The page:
Pool Safety/Drowning Prevention For HOA's

A private swimming pool run by a condo or homeowners’ association can be a very attractive amenity to potential homebuyers. However, while they can be popular with owners, pools create a number of liabilities for the association that need to be addressed to avoid safety concerns.

Learn the action steps you can take for safeguarding children in and around the water.


Curiosity, rapidly changing skills, and an inability to understand danger place young children at high risk. Adults must establish and communicate responsibility for child supervision:

• Assign an adult "water watcher" to supervise the pool/spa area, especially during social gatherings.

• Assign a second adult to maintain constant visual contact with children in the pool/spa area. Don't assume someone else is watching a child.

• Never leave a child alone near a pool or spa, bathtub, toilet, water-filled bucket, pond, or any standing water in which a child's nose and mouth may be submersed.

• Don't rely on swimming lessons, life preservers, or any other equipment to make a child "water safe".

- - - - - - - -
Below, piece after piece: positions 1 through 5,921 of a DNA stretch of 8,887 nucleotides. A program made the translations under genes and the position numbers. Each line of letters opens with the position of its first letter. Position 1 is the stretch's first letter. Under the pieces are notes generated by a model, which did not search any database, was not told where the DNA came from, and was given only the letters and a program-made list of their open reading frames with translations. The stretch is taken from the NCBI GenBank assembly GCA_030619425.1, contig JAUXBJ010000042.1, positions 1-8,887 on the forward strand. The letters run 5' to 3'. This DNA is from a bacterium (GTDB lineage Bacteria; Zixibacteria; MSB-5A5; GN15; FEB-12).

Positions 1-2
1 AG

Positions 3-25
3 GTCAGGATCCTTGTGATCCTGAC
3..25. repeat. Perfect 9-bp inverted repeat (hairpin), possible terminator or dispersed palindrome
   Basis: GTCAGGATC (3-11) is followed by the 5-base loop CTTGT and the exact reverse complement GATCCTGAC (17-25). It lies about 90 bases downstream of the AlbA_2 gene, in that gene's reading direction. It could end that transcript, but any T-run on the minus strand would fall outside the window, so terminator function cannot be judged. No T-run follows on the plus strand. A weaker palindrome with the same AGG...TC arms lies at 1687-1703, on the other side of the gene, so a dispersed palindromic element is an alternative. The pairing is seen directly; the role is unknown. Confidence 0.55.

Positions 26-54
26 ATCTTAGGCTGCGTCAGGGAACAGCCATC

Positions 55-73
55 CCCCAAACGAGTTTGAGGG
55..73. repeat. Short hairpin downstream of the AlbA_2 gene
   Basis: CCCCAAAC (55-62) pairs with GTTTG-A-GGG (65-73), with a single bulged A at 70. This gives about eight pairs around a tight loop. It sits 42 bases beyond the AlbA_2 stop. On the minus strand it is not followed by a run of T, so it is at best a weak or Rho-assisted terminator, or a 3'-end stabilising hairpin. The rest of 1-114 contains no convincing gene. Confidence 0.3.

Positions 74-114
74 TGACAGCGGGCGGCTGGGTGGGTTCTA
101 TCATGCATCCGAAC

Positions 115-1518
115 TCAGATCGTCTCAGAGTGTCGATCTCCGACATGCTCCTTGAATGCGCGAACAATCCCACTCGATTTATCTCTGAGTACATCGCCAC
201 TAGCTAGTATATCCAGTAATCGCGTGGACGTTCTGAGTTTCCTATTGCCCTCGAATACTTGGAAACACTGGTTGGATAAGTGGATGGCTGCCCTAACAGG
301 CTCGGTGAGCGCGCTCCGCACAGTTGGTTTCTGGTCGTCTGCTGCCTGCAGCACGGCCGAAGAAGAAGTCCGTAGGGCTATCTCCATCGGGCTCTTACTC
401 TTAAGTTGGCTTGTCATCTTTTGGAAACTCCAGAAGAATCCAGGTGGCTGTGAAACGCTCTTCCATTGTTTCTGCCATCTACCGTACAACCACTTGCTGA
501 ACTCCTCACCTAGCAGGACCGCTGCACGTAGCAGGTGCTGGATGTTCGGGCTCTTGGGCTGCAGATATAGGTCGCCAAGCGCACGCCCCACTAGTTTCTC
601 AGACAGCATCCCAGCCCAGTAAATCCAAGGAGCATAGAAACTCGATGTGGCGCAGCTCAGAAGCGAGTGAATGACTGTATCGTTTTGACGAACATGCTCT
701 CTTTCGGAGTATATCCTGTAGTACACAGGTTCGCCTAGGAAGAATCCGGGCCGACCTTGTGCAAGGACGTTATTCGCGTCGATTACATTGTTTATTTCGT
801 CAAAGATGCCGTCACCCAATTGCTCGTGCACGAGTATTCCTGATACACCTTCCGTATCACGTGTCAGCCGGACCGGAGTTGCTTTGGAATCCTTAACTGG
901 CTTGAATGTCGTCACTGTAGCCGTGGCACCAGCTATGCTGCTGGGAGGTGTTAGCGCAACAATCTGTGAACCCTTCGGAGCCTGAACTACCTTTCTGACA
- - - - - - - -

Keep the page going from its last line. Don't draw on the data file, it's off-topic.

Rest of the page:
• Don't allow children to play in the pool/spa area.

• Look in the pool area first if a child is missing.

• Communicate pool safety measures with the baby-sitter and train the sitter in CPR.


• Learn how to swim, proper rescue techniques and CPR.

• Mount rescue equipment by the pool. This should include a lifesaving ring, shepherd's hook, and CPR sign. Many float-type toys like arm floats and inflatable rings are thought to be lifesavers. They aren't. They are only toys and should be used only as toys.

• Post the 9-1-1 emergency phone number on your phones. Have a phone near the pool area. Don't leave children unattended while talking on the phone. Important Facts About Childhood Drowning

• Drowning is the leading cause of accidental death to children under five years of age in 18 states, and California leads the nation.

• A pool or spa is 14 times more likely than a vehicle to cause the death of a child under five. • Drowning is a silent event. Children under five do not understand the dangers of falling into water and do not splash or cry out for help.

• Children can drown during surprisingly short breaks in visual contact.